Background POEMS (polyneuropathy, organomegaly, endocrinopathy, M protein and skin changes) syndrome, a rare cause of demyelinating neuropathy associated with multiorgan involvement, has been increasingly recognised. Polyneuropathy is often an initial manifestation and therefore the disorder can be misdiagnosed as chronic inflammatory demyelinating polyneuropathy (CIDP).
Objective To elucidate whether POEMS syndrome and CIDP are differentiated based on profiles of neuropathy.
Methods Clinical and electrophysiological data were reviewed in consecutive POEMS syndrome (n=51) and typical CIDP (n=46) patients in a single Japanese hospital between 2000 and 2010.
Results Both POEMS and CIDP patients showed symmetric polyneuropathy, physiological evidence of demyelination (70% of POEMS patients fulfilled the electrodiagnostic criteria for definite CIDP) and albuminocytological dissociation; 49% of the POEMS syndrome patients had neuropathy onset and 60% of them were initially diagnosed as having CIDP by neurologists. Clinically, POEMS neuropathy more frequently showed severe leg pain (76% vs 7%; p<0.001), muscle atrophy (52% vs 24%; p=0.005) and distal dominant muscle weakness. Electrophysiologically, POEMS syndrome was characterised by less prolonged distal motor latency (mean 5.6 ms vs 8.1 ms; p<0.001) and higher terminal latency index (0.42 vs 0.33; p=0.006) in the median nerves, and unrecordable tibial and sural responses (p<0.001), suggesting demyelination predominant in the nerve trunk rather than in the distal nerve terminals, and axonal loss in the lower limb nerves.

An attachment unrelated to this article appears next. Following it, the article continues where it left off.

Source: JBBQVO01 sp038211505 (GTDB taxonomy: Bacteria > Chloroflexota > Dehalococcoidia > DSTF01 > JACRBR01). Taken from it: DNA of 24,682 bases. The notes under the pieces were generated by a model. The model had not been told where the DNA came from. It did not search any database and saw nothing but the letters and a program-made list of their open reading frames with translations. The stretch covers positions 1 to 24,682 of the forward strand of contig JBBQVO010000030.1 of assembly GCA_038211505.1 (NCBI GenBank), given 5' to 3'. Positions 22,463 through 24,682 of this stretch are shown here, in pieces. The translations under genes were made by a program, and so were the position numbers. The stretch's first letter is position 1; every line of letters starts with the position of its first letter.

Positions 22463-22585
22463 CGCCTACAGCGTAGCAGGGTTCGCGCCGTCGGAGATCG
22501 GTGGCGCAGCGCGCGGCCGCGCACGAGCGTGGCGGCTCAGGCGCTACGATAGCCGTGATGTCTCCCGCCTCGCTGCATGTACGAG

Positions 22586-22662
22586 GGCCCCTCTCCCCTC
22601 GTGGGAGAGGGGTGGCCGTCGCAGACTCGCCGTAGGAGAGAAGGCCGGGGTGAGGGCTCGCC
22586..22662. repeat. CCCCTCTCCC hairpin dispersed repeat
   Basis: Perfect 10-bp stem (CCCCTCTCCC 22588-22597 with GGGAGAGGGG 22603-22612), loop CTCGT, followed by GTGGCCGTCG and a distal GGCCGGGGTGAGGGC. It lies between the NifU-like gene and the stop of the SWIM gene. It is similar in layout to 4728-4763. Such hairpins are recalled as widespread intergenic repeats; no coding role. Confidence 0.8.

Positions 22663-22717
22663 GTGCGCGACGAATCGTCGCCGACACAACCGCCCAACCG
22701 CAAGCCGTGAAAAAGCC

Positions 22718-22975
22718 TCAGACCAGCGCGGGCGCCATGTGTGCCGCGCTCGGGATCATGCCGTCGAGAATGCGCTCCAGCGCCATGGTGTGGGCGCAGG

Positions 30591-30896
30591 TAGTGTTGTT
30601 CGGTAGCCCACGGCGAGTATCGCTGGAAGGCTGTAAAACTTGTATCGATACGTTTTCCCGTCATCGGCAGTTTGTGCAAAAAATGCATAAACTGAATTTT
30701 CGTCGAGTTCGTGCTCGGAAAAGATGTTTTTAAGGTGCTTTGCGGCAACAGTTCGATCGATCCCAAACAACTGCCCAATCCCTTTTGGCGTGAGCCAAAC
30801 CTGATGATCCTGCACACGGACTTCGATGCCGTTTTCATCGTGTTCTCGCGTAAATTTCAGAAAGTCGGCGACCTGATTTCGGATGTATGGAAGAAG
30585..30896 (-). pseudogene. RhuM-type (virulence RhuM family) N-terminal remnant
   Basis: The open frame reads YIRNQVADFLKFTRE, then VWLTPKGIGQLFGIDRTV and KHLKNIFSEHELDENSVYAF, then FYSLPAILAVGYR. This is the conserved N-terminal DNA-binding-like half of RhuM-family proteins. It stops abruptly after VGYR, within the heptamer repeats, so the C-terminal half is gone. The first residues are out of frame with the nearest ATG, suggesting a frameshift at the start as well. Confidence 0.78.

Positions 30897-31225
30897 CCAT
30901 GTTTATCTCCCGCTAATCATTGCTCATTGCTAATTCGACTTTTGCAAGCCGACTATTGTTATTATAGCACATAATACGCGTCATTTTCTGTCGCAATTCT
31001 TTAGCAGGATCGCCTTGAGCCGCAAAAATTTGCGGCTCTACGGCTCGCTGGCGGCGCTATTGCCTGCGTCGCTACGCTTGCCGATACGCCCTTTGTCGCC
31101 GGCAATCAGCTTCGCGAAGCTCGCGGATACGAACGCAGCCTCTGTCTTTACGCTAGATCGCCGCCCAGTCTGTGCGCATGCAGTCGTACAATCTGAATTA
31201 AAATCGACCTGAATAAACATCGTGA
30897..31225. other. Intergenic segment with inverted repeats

Conclusions Before development of typical systemic manifestations, POEMS neuropathy can be distinguished from CIDP by the clinical profile and patterns of nerve conduction abnormalities. Recognition of these features leads to early diagnosis and proper treatment for POEMS syndrome.
Statistics from Altmetric.com
If you wish to reuse any or all of this article please use the link below which will take you to the Copyright Clearance Center’s RightsLink service. You will be able to get a quick price and instant permission to reuse the content in many different ways.
See Editorial commentary, p 474
Funding This work was supported in part by the Health and Labour Sciences Research Grant on Intractable Diseases (neuroimmunological diseases) from the Ministry of Health, Labour and Welfare of Japan (SK).
Competing interests None.
Ethics approval Ethics approval was provided by the ethics committee of Chiba University School of Medicine, Chiba, Japan.
Provenance and peer review Not commissioned; externally peer reviewed.
- Editorial commentary
- Neuromuscular disease